I am a girl with systems. I’ve got a written calendar where I keep track of my appointments. I’ve got a year-long to do notebook that allows me to list 34 things to do on every day of the year. I list everything that takes me more than five minutes- my workout, making Happy’s lunch for preschool, switching out my fantasy football line-up as well as write an article draft, update spreadsheets, call So and So. The elaborate to do list and carefully kept calendar have been my thing since high school (I refuse to let electronics to take over these things for me- writing down my lists and appointments seem to imprint them for me and highlighting each item when it’s done is so satisfying) but it is my birthday “system”- the annual birthday list– that gives me the most satisfaction (which is saying a lot).
When it came time to write Beautiful You, the birthday list seemed like an absolute for inclusion. It is officially Day 32. But I had no idea how the birthday list would be received. It’s a big commitment that requires readers to really embrace the entirety of the Beautiful You concept. And while it’s early yet to know what someone thinks of the birthday list and especially how the list goes for them, I was graced today with this incredibly early and surprising feedback from a young woman who was an editorial intern at Seal Press when my proposal made its way across their desks. Here is a little of what she wrote on her blog in a post called That One Book Proposal on Monday:
Last summer as an editorial intern, I had the pleasure of dissecting a proposal for a fantastic book by Rosie Molinary called Beautiful You: A Daily Guide to Radical Self-Acceptance. Now, I look over a lot of proposals in my field of work. A lot. And I always feel like I forget almost every single one of them. But this one literally changed my life. I read through each sample chapter, enjoying the premise of the book: that you should appreciate who you are – as an individual, not just as a mother, sister, friend, or girlfriend – each and every day. Then I got to a section where she suggests making a list of goals every year for your birthday. The number of goals should equal the number of years you’re turning. The idea was infectious. During my lunch break, I walked to a nearby park and wrote frantically, filling up the page with all the things I dreamed for myself. It felt substantial in a way that New Years resolutions never do. It felt necessary.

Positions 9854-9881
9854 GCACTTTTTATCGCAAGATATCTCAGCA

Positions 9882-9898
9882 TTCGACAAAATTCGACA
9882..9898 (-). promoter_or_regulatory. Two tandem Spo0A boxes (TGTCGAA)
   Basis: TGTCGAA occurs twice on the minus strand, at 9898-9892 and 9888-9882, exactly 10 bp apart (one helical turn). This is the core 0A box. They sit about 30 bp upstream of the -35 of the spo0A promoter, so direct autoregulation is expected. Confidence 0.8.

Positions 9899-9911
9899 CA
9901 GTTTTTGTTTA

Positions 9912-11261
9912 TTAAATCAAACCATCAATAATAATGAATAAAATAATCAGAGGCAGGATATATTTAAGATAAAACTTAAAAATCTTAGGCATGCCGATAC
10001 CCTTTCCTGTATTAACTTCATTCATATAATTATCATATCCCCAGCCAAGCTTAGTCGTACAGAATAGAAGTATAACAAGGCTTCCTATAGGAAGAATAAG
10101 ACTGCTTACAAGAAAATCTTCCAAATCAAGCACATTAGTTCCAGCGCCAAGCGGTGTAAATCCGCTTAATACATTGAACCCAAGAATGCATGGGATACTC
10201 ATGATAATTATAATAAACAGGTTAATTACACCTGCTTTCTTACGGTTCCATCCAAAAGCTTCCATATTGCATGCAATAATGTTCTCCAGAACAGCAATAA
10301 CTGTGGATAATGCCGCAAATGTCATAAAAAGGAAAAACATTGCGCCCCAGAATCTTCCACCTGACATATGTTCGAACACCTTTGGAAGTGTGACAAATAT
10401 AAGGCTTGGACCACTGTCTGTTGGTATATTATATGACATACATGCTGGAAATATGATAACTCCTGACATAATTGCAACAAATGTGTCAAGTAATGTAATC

Back to me (note: read how Carrie’s first list turned out– she turns 23 next week and has a new list to craft– on her blog!): and so, in honor of the birthday list, in honor of Carrie’s birthday and her list, in honor of BY coming out, in honor of your birthday, it is time for some celebrating. In the comments section, share at least one thing that you’d like to do– it does not have to be of the colossal bucket list variety and can just be a nice, good stretch for who and where you are right now (one of my list items this year was taking my eight-year-old Kitchen Aid mixer out of the box for the first time and using it)– before your next birthday. I’ll take comments until 8 am EST on Monday, October 11th. Then, everyone’s name will go in the Halloween pumpkin jar on my desk and one winner will score a signed copy of Beautiful You.
I’ll get us started. My next birthday list will include: take more surf lessons.